As adapted from Green Envy Racing, with permission.
Thank goodness the horses were too slow! Eva Hakansson has always been interested in bikes, and power, and speed — on a hyperfast electric vehicle. And the feeling of power and speed is actually much more intense in complete silence. But for a few formative years — from the age of 10 through 16 — she got side-tracked into horses. Three Day Eventing horses, to be exact — meaning that the same horse would do dressage, cross-country, and show jumping during the same event. She was actually more interested in the horse equipment than the horses themselves. She repaired everything from saddles to rugs, and improved or invented new equipment where needed.
Then she rediscovered her “super power” — welding. She is in her element in the workshop. “I was born in Sweden in 1981. Both my parents are mechanical engineers, and both my brothers are electrical engineers. I was the last one in the family to earn my engineering degree. Just like me, my dad built and raced motorcycles in evenings and weekends. My mom was his mechanic. I went to my first race track in the baby carrier, and I have been interested in technology as long as I can remember. … My dad worked as an engineering consultant out of our home, and he had a full machine shop in the basement. It wasn’t until many years later I realized how unusual, and beneficial, it was to know how to machine, weld, and to have other machine shop skills.”
“When I turned 16 — the legal age to drive a lightweight motorcycle in Sweden — I traded the horses for my first motorcycle. The 125 cc Moto Guzzi Stornello from 1972 was bought as a pile of pieces. I helped my dad put it together, and it started on the first kick after having been in pieces for 18 years.
“In 2007, at the age of 26, my dad agreed to help me convert a motorcycle to electric drive; a project that would fit both the garage space and my wallet. The work took all of 2007, and the result became Sweden’s first street-legal motorcycle — the ‘ElectroCat.’ Based on a Cagiva Freccia C12R-90, a 125 cc Italian two-stroke motorcycle, the electric version has equivalent performance to the original combustion engine motorcycle. The ElectroCat passed the registration inspection and became a street legal vehicle in Sweden in January 2008.”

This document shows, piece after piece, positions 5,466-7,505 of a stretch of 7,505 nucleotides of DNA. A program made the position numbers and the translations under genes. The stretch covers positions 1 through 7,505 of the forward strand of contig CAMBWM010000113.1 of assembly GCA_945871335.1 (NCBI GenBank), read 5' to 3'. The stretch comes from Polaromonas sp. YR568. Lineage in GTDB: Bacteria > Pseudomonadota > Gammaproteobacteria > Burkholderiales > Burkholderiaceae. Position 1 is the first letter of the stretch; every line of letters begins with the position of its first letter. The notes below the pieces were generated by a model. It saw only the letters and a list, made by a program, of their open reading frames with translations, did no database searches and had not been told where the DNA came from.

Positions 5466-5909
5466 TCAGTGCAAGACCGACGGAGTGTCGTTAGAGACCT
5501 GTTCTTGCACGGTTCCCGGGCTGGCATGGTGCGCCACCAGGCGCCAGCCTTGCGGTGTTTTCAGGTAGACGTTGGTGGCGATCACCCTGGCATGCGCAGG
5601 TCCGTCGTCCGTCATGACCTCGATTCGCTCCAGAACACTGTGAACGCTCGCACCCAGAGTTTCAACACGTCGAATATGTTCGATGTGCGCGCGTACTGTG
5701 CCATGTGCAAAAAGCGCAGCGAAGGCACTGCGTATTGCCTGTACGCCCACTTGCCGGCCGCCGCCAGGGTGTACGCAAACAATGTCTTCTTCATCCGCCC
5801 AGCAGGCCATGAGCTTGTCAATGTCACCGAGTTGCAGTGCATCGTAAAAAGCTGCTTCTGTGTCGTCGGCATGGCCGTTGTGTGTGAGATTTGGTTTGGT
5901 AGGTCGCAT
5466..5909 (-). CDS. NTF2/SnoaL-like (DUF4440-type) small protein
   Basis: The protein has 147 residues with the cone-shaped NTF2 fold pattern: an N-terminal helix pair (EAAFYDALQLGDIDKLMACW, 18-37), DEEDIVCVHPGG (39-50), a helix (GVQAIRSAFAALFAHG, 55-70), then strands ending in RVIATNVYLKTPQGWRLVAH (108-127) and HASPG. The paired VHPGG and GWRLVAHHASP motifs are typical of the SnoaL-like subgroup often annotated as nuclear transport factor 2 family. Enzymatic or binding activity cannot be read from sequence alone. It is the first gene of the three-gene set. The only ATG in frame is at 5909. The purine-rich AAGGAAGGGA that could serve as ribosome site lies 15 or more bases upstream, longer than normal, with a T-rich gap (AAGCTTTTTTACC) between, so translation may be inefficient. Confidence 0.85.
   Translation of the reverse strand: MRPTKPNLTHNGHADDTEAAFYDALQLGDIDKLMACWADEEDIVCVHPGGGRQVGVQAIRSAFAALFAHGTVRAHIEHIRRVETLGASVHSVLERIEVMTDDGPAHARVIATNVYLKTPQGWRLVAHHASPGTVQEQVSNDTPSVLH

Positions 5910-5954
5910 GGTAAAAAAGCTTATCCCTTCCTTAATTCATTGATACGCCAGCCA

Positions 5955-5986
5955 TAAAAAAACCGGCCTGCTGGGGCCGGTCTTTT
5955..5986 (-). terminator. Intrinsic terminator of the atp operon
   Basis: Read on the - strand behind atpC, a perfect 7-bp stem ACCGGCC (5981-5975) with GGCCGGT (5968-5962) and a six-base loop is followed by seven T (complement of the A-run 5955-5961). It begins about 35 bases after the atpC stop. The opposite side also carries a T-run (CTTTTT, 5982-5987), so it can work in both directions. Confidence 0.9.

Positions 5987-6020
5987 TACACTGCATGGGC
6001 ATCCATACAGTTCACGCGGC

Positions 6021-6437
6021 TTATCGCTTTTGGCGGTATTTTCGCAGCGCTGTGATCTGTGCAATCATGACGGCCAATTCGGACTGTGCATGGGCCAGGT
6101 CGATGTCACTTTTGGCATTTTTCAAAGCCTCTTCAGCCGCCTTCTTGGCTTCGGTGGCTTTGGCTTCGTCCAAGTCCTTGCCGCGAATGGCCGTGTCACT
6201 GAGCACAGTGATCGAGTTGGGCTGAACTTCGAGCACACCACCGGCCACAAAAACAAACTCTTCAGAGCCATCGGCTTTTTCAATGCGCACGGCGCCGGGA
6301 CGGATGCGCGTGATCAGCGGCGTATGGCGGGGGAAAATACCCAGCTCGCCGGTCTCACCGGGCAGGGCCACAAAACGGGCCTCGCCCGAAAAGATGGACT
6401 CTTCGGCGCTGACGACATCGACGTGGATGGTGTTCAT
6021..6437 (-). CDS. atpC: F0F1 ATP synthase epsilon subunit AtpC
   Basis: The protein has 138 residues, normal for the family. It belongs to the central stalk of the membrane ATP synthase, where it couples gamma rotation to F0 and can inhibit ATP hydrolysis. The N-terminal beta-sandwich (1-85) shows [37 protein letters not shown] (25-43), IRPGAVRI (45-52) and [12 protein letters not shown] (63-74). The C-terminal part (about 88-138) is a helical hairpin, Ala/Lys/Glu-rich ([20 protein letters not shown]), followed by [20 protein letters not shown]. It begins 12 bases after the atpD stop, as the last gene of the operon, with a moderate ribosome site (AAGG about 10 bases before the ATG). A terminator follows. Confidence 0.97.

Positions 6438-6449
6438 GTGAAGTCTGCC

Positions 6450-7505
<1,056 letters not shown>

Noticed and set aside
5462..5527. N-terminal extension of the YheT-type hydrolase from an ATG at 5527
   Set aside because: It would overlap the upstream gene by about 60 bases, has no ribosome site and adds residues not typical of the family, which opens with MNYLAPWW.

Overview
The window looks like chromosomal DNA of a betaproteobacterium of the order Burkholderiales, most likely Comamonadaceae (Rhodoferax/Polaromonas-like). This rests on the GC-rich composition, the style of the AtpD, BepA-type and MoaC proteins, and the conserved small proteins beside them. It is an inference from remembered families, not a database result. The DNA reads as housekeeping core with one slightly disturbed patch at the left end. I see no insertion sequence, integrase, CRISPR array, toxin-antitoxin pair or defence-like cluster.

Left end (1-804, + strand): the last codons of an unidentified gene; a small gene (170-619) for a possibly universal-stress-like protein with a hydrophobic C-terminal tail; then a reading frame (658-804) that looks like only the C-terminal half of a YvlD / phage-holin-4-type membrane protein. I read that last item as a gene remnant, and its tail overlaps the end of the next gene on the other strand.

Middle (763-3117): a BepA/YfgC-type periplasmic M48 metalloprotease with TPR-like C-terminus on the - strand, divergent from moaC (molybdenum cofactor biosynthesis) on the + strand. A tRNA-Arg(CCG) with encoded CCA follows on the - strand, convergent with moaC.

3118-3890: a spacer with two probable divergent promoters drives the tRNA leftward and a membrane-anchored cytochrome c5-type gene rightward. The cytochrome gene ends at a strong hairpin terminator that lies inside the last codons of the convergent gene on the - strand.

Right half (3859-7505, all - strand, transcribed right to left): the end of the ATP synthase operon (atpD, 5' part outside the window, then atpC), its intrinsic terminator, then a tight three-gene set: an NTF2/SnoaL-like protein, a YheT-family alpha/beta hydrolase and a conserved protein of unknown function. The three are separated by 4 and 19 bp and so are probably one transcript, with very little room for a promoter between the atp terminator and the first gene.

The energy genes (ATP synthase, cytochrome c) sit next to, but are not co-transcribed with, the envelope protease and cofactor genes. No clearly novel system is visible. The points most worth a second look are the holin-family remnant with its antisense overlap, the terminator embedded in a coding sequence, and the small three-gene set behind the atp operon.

In the spring of 2008, the ElectroCat was invited to Swedish Parliament (The Riksdag). And so was Eva, to talk about the advantages of electric cars.
Killajoule and Green Envy (her hyperfast electric motorcycles) are a demonstration that eco-friendly can be fast and fun. They demonstrate the potential of battery-powered low-emission vehicles. “Setting world records in a vehicle you built with your own hands and that you ride is really satisfying,” she says.
Eva’s mission is to show that racing is really just “eco-activism in disguise.” She uses the unusual channel of high-speed racing to open people’s eyes and minds to sustainable technology. She also wants to inspire kids to study STEM and to build amazing things with their hands. She wants to show that women can be excellent engineers, and to encourage girls and women to take up a career in science and technology, to build their own hyperfast electric vehicle.
Update: Eva is looking for sponsors for Green Envy. “After three trips to Australia (2020, 2021, and 2022) without a single chance for a record attempt due to pandemic (2020), pandemic (2021), and flooding (2022), the budget is getting a bit thin. We are hoping to get to Bonneville for the events in August and September, but international shipping is more difficult than ever, but we are keeping our fingers crossed. If we can’t get to Bonneville this year, we will be back in Australia for 2023. 🙂
“Anyone can get their name on the Green Envy, and the more names we get, the faster it will be! This link takes you directly to your options. There are cool perks, such as 3D printed Green Envy models.”
Remember, fast is always in fashion!
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